Eucalyptus Oil: How It Heals

You can use eucalyptus oil to treat everything from bad breath and body odor to bronchitis and colds and flu.

eucalyptus-oiliStock/Amawasri

Australian Aborigines traditionally used infusions of eucalyptus leaves to relieve respiratory congestion, coughs, and fevers, and as topical applications for sore muscles. Essential oil was distilled from eucalyptus trees not long after the first European settlers arrived in Australia. Commercial production commenced in the mid-1800s, and the oil soon came to be highly prized around the world for its antiseptic and antibacterial properties.


How Eucalyptus Oil Works

Eucalyptus oil contains several active constituents. The most important is 1,8-cineole (sometimes referred to as eucalyptol), which has an antimicrobial effect against a wide range of disease-causing bacteria, viruses, and fungi.


How to Use Eucalyptus Oil

For respiratory conditions such as asthma, sinusitis, bronchitis, colds and flu, eucalyptus oil is often used as an inhalation—commonly via a nebulizer or vaporizer in which the oil is diluted in steaming water. It is sometimes also used in a cream or ointment that is rubbed onto the chest, delivering the therapeutic actions through a combination of inhalation and the penetration of the oil through the skin. It is also sometimes included in throat lozenges or cough mixtures in minute quantities.

Topical applications of eucalyptus essential oil (usually in dilute concentrations) can also be used to treat infections of various kinds. For example, the essential oil and/or 1,8-cineole derived from it are often included in mouthwash products to help kill the bacteria that cause plaque, gingivitis, and bad breath. Eucalyptus oil can also be added to laundry to kill dust mites in sheets, disinfect clothes and leave the washing smelling fresh.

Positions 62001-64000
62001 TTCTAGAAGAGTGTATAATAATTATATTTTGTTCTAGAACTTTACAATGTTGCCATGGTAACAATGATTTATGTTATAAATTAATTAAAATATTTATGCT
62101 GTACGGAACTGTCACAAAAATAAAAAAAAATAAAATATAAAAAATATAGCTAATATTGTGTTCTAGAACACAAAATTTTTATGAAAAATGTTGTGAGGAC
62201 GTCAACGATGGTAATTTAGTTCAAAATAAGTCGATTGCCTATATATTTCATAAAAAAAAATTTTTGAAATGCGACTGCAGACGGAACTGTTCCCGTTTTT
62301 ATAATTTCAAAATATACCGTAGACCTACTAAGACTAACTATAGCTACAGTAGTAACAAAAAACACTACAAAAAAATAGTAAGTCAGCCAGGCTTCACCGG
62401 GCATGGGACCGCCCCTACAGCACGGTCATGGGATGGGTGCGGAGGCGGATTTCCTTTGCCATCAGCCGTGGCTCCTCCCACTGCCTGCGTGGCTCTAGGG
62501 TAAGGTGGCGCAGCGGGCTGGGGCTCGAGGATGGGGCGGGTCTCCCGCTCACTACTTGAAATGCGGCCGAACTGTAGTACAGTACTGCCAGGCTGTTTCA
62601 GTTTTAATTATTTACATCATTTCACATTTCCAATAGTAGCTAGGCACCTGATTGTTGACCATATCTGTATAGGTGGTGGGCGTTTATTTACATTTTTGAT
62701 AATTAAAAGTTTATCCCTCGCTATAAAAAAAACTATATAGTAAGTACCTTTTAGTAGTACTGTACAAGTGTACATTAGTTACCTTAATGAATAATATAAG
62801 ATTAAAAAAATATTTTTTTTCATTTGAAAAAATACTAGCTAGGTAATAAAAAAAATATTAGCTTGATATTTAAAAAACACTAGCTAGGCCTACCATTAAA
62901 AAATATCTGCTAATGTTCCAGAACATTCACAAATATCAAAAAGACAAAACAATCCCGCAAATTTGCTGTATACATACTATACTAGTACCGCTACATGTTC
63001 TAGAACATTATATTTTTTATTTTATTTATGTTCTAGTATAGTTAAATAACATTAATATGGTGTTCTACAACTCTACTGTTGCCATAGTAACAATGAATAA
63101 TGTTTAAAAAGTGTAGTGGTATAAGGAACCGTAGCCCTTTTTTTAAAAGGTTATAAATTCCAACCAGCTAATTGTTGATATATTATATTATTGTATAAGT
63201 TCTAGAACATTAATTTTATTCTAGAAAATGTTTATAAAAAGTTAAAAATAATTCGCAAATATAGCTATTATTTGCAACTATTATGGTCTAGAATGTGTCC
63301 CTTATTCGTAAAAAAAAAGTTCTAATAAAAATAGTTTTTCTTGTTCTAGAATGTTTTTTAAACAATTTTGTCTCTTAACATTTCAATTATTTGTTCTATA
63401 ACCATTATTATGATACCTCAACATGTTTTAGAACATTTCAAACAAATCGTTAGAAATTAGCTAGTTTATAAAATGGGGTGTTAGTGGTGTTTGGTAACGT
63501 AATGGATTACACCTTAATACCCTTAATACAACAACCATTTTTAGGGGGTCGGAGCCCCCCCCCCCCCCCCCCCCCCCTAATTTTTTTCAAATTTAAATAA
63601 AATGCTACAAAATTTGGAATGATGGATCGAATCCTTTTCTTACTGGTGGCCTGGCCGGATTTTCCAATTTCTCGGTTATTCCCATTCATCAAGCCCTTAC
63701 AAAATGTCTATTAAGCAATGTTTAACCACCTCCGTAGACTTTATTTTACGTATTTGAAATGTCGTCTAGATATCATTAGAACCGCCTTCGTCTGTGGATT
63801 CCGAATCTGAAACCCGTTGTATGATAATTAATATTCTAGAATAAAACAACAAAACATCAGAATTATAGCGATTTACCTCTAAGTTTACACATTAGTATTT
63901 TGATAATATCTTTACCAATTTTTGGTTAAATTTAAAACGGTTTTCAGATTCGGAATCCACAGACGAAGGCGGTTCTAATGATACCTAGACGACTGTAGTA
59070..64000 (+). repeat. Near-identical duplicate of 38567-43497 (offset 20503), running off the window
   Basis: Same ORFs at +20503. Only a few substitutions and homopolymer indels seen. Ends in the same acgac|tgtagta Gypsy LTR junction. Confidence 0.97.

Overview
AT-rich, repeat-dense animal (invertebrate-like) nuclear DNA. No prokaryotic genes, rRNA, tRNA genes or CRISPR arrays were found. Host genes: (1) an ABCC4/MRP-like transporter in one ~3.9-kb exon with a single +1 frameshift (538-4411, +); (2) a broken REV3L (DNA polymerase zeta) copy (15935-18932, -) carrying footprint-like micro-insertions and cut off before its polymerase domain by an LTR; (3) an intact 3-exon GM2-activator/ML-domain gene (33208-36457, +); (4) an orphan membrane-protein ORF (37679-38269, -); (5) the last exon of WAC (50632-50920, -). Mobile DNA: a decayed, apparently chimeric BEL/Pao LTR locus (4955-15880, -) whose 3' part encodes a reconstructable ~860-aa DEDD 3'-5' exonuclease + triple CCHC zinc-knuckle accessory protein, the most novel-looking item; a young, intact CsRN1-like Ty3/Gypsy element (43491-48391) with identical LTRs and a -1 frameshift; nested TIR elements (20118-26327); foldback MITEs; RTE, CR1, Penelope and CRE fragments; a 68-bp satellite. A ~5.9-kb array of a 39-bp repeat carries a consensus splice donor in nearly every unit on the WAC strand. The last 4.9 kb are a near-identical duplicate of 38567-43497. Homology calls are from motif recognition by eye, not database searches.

Research also suggests that an ointment containing eucalyptus oil and other antimicrobial substances may be beneficial in the treatment of fungal toenail infections.


Safety First

Eucalyptus oil should not be taken internally. The topical use of the oil is not suitable for babies, children, pregnant or breastfeeding women, or people allergic to Eucalyptus spp. Caution is advised with eucalyptus inhalations as they can irritate the eyes, mucous membranes and skin.


Where to Find Eucalyptus Oil

Eucalyptus essential oil is available in health food stores and pharmacies or from a qualified aromatherapist.

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Originally Published in Reader's Digest